Feast of Christ the King

11-20-2016HomiliesDeacon Andy Kresha

I love to read about King David. Maybe it's because I grew up on a farm and could relate to David as a shepherd. I did chores daily, taking care of feeding chickens and pigs and calves. David, as a young shepherd, was anointed by the prophet Samuel. Through David's youth and early life he became a great warrior and was faithful to King Saul even though Saul became jealous and tried to kill David. David continued to be a great warrior king. In the end he was asked to be the king of both the northern and southern tribes of Israel. He accepted the responsibility of being king of Israel. David was a warrior king, successful in battle and leading the tribes of Israel. Unfortunately, like us, David had clay feet. He used his powerful roles to commit adultery with Bathsheba and ultimately murdered her husband Uriah. He needed to repent of his wickedness and did, calling on the mercy of God, which is perhaps reflected in Psalm 51.

Contrast this with Jesus, a Shepherd king, a Servant king, a Servant leader. When Jesus came, the Jewish people were still looking for a warrior king. They wanted to be unshackled from the oppression of the Roman empire. Fortunately, for all of us, Jesus did not come as that type of a king, at least in a worldly way.

The kingship of Jesus unfolded long before the Son of God was born into humanity. In Colossians today we hear of the Son begotten of the Father before all time and creation. Creation occurs through the Son. He has the kingly responsibility to "make us fit to share in the inheritance of the holy ones in light. He delivered us from the power of darkness". We are called to the Kingdom of the beloved Son, who brings the mercy of the Father for us, fallen humanity.

There is a beauty in the many descriptive names of Jesus given in this letter to the Colossians: Creator of angelic powers, Head of the body, the Church; the Beginning; Firstborn of the dead; Preeminent in all things; Reconciler of all things; Peacemaker through the blood of his cross.

Yet the beauty of who Jesus was as Son of God was hidden from the unbelievers at the end of his public ministry. The people failed to believe or to listen to the Word of God made flesh. The King of the Jews was condemned to death after he told Pilate, "my kingship is not of this world; if it were of this world people would fight, that I might not be handed over to the Jews". The inscription over the cross was "This is the King of the Jews". One criminal taunts Jesus to save himself if he is the King. In the world's eyes Jesus was a failure and a fraud. In the eyes of the "good thief" he saw the goodness of Christ. Because of that faith, Jesus forgave him as he neared his very last breath with, "Amen, I say to you, today you will be with me in Paradise". For the apostles and holy women there was great puzzlement and sadness at his death. Yet there was ecstatic joy at his resurrection when he came to claim his heavenly kingdom. The Servant King Jesus Christ is also the King of the Universe. So today and each time we pray the 'Our Father' ask for the coming of the Kingdom.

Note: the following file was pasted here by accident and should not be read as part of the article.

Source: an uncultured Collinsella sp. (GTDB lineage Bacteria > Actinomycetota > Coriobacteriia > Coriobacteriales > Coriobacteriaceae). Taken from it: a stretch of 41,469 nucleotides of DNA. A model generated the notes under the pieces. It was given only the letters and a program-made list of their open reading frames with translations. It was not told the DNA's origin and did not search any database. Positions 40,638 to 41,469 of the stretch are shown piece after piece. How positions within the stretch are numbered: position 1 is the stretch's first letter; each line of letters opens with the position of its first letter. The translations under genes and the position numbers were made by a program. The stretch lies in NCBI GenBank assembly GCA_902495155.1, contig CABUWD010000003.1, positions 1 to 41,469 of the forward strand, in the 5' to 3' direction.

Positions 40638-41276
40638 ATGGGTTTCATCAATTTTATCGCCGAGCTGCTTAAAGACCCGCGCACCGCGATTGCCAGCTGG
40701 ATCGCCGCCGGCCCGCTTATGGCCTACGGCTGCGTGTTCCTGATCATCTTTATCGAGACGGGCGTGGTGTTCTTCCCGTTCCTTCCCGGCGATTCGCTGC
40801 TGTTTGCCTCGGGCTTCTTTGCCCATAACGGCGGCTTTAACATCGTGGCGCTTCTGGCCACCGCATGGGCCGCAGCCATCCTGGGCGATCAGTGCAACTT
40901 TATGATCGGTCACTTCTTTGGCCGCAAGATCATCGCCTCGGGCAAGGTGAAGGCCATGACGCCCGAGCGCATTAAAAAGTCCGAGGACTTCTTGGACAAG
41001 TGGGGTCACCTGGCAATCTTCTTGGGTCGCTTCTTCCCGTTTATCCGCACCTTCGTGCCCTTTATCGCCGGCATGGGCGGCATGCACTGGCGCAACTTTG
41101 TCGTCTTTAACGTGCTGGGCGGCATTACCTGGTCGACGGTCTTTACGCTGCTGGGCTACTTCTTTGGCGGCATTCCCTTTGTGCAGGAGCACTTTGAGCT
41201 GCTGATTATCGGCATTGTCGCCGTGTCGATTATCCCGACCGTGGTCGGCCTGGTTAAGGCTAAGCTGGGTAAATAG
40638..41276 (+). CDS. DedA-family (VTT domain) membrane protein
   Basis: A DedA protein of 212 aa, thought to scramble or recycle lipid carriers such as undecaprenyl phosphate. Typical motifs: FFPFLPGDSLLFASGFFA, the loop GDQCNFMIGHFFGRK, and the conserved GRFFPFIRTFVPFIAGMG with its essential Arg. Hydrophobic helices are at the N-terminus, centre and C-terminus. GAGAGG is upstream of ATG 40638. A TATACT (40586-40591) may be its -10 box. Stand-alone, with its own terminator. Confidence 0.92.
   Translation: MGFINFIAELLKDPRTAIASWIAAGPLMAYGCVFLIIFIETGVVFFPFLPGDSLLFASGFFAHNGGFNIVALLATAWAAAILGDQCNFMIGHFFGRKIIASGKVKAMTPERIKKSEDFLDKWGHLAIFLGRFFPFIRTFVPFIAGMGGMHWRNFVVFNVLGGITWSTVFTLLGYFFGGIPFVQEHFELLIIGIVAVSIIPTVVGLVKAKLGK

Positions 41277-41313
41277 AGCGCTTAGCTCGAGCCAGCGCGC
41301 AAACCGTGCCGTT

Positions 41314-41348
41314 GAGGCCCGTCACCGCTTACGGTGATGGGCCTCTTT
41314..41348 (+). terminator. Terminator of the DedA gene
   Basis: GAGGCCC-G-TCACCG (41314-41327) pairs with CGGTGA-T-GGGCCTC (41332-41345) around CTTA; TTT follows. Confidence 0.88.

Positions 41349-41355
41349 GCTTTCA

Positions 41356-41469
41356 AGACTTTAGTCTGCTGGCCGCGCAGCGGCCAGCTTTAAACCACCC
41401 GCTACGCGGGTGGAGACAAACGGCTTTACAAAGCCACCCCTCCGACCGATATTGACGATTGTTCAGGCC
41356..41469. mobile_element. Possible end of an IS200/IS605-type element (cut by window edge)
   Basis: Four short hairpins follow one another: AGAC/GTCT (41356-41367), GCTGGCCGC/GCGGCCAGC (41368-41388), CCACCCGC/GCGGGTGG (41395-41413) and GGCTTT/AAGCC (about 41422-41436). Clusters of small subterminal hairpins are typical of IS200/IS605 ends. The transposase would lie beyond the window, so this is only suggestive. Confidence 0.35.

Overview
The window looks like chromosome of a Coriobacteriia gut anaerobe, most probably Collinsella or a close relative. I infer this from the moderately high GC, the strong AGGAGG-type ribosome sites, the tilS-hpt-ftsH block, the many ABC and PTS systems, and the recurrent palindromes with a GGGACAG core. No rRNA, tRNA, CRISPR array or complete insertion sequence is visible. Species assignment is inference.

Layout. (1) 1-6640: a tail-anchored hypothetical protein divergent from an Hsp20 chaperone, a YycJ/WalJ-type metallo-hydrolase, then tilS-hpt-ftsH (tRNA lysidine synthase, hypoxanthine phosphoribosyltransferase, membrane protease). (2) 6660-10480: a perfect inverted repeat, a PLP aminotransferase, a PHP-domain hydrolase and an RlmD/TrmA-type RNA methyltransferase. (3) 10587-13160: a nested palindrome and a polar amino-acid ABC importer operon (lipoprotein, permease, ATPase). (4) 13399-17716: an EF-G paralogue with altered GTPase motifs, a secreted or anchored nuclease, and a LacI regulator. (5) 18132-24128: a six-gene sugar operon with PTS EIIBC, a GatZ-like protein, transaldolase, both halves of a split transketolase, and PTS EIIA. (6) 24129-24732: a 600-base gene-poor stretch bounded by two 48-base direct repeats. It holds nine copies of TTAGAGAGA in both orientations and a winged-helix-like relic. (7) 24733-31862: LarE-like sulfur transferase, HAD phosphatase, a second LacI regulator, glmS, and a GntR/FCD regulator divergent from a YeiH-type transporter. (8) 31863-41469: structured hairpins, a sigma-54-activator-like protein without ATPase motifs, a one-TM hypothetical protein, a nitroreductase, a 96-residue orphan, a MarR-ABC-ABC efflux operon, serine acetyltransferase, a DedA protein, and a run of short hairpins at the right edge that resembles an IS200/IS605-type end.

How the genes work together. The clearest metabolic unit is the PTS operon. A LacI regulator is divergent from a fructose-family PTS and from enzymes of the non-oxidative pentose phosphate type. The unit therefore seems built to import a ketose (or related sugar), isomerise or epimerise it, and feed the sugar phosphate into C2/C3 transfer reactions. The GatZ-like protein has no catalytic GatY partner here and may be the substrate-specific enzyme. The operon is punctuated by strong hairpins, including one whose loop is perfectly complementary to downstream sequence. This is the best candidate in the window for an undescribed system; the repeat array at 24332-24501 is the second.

We are called to bring the Kingdom forward in our lives. Let us reflect on what type of kingdom Jesus, the Servant King, wants us to build 'on earth as it is in heaven'. The King of Mercy, the Warrior King who defeated sin and death is calling us to celebrate, to serve, to shepherd. King Jesus is opening his arms for all of us sinners to enter the eternal kingdom of mercy and peace today. Are we all in?

Yours in Christ,
Deacon Andy Kresha